But even with the strong job gains in July, some cracks are forming in the labor market. Companies in the interest rate-sensitive housing, finance, technology and retail sectors are laying off workers. However, with 10.7 million vacant jobs at the end of June and 1.8 jobs for every unemployed person, a sharp slowdown in job growth is unlikely this year.

A pedestrian passes the “Help Wanted” sign at the door of a hardware store in Cambridge, Massachusetts, US, July 8, 2022. REUTERS/Brian Snyder/

Stocks on Wall Street were trading lower. The dollar rose against a basket of currencies. US Treasury bond prices fell.

Extensive gain

The broad gains in jobs were led by the leisure and hospitality sector last month, as it added 96,000 positions, mostly in restaurants and bars. But leisure and hospitality employment is still 1.2 million lower than its level in February 2020.

Payrolls for professional and business services increased by 89,000 jobs, while the healthcare sector added 70,000 jobs. Government jobs jumped by 57,000, buoyed by local government education. Construction added 32,000 jobs while manufacturing payrolls increased by 30,000.

Details of the household survey from which the unemployment rate was derived were mixed. While the unemployment rate fell to its pre-pandemic low of 3.5% from 3.6% in June, that was due to 63,000 people leaving the workforce. The workforce has now declined for two consecutive months.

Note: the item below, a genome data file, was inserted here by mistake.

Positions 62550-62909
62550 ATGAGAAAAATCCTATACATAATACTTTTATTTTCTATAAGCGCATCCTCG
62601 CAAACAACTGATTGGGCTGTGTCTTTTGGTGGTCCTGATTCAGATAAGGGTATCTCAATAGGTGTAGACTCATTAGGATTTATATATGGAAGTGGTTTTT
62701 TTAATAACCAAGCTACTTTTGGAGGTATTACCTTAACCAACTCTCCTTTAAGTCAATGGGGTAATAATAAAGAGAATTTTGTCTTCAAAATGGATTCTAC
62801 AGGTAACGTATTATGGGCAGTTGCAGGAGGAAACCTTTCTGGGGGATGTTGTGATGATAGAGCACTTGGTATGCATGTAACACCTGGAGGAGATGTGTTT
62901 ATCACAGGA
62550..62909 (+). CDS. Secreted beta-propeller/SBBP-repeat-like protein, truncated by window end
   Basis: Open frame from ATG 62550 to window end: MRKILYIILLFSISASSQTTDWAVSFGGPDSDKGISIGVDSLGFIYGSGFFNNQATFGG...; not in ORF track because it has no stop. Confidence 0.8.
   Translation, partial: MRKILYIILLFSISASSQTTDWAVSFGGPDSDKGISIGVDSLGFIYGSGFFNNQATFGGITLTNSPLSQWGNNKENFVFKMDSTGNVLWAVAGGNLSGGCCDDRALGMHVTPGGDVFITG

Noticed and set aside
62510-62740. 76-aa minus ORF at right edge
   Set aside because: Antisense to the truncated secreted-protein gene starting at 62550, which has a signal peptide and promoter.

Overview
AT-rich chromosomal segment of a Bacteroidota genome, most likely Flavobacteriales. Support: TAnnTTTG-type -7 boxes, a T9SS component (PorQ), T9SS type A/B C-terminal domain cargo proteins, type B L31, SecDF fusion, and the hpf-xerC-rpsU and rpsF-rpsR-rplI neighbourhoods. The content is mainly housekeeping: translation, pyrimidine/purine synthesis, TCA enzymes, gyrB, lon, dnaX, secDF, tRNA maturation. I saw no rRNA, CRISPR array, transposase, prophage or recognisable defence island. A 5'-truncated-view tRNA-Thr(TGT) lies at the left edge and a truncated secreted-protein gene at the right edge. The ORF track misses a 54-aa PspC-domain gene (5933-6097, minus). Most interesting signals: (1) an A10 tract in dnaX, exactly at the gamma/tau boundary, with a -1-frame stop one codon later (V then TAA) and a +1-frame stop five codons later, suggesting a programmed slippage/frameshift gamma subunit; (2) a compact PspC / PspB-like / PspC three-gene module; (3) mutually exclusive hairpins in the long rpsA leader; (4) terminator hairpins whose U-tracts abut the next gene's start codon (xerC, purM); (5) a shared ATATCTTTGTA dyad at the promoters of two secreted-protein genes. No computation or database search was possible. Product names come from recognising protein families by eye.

The labor force participation rate, or the proportion of working-age Americans who have a job or are looking for a job, fell to 62.1% from 62.2% in June. This mostly reflects a decline in teenage participation.

Post rate

The adult population participation rate increased to 82.4% from 82.3% in June. The employment-to-population ratio for this group rebounded to 80%, consistent with full employment.

The number of people working part-time for economic reasons rose by 303,000 to 3.9 million after dropping to more than 20 years in June.

But domestic employment rebounded by 179,000 jobs after falling by 315,000 in June, and the number of people with long periods of unemployment fell from 269,000 to 1.1 million, the lowest level since April 2020. Those long-term unemployed accounted for 18.9% of the 5.7 million jobless the work. in July.

With the labor market tightening further, average hourly earnings rose 0.5% after rising 0.4% in June. This resulted in a year-over-year wage increase of 5.2%. The work week is unchanged at 34.6 hours.

Wage gains were mostly driven by industries in the service sector, including entertainment, hospitality, financial, professional and business services. Take-home agent is up 1.2% month over month, which bodes well for consumer spending amid lower gasoline prices.

“Wage growth risks appear to be on the upside in the near term given the continued strength of the labor market and the lack of recovery in the labor supply,” said Lydia Bosor, chief US economist at Oxford Economics in New York.

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(Reporting by Lucia Mutikani) Editing by Chizu Nomiyama and Paul Simao